During the panel discussion, there were questions from the audience and these were responded to not just by the authors, but by the various representatives of exhibiting organisations and those who had delivered presentations. It was collaboration in action, with the conversation focusing on supporting those attending so they could go away feeling truly inspired.

Initial feedback has been hugely positive which fills me with great joy! Huge thanks to all those who participated, supported, attended and helped in any way. Whilst the dust is still settling, I am on to planning Bookchat Roadshow number 2, so spread the word and we may well visit a school near you!

For more information about the next event email

The Bookchat Roadshow

I am so excited to announce the first ever Bookchat Roadshow!  It’s been a long time in the planning and came about as part of my desire to help and encourage parents in supporting their children with reading.  Parenting is hard work, endlessly rewarding of course, but so often we don’t have time to do all things we’d like to for our children, especially when it comes to reading.

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Memory recall & reflection.

It’s like starting all over again” said my 13 year old who is going into Year 9 in September – and is dyslexic. “I don’t remember anything…a, b, c”. Then he laughed as he spelled out the alphabet.

Privately assessed by an educational psychologist when aged 7, who said “it’s glaringly obvious” that he has dyslexia, we have been aware of his learning needs for some time.  We’ve done our best to support him throughout – including moving schools, when one particular headmaster responded to my complaint that my son was not getting any support, even with an ed psych report:  “This is all we are going to do. If you don’t like it, take him somewhere else”. So I did. Parent power is essential for any child with a learning need, in an age where some schools are still ill-equipped to help or are oversubscribed with an ever-increasing number of children who need extra help.

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Bookchat at Warden Park Primary

I had a fantastic visit to Warden Park Primary to run bookchat workshops with Year 5 & 6. The children were brilliant and enjoyed sharing their thoughts about reading, as well as participating in the various activities. The aim was to share the joy of reading and enable them to discover the magic of books, with guidance on how to go about choosing the right book, using their own interests as a guide. We looked at the concept of genre and played genre based games, which they loved.  They also loved the travelling bookcase and the fantastic books it contained!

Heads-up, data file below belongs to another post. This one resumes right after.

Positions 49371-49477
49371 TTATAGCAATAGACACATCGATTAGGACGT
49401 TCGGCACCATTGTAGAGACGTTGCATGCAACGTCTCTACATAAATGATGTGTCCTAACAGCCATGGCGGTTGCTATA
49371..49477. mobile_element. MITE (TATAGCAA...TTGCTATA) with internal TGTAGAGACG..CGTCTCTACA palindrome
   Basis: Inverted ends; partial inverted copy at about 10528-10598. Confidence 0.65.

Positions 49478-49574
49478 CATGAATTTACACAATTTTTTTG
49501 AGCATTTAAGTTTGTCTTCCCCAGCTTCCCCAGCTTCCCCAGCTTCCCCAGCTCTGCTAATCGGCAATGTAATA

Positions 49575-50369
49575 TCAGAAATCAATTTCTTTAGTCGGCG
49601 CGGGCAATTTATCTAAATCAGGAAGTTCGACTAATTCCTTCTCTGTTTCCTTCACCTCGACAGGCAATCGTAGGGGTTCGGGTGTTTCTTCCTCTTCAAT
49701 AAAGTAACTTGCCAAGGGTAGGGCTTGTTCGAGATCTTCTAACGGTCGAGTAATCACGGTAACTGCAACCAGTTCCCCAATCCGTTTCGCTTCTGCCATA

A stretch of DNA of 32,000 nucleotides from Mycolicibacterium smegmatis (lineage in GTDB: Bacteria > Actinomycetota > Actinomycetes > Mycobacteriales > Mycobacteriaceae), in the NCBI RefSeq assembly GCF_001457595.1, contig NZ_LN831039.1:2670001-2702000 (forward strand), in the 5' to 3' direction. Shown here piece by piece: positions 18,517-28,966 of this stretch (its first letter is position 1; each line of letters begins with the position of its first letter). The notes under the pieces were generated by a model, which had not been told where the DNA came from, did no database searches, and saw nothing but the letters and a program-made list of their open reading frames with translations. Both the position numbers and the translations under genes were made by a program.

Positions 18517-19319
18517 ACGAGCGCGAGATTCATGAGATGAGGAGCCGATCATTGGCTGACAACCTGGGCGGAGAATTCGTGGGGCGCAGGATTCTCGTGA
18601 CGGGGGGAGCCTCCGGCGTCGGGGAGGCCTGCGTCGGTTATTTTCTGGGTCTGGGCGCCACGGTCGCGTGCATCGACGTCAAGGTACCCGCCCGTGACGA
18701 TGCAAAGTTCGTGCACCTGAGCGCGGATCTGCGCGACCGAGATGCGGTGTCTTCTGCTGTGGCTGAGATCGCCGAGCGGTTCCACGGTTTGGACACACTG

It’s such a joy to talk about books with children and see their excitement and appreciation. Bookchat is such a great opportunity to develop reading skills and empower children to become more confident in their reading choices.   I’m delighted to say the feedback was great; thank you Warden Park Primary!

“The children loved the workshops, they are now so much more motivated to read and explore books – children that used to say that they didn’t like reading are now asking to go to the library so that is great! Also, when I ask them to find book to do some quiet reading I am now met with smiling faces! The activities that you led were engaging and really encouraged the children to think about reading and what it means to them without being too intense! The workshops had an extremely positive impact.”

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Bookchat at Waterstones, Haywards Heath.

When the Manager of Waterstones in Haywards Heath got in touch to ask if I’d like to get involved with a primary school visit to the shop, I jumped at the opportunity.

Lindfield Primary School brought a group of children ranging from Reception to Year 5, to find out about their local bookshop and choose a book for themselves. After an insightful talk about the bookshop from James, one of the fantastic booksellers, I set about delivering a bookchat workshop.  Being in a bookshop was a little different to the usual classroom setting, but was definitely a very appropriate place to be chatting about books! I was able to encourage the children in choosing the right book for themselves, giving them hints & tips along the way.  Being able to share my love of reading, as well as some favourite children’s books was a thoroughly enjoyable task!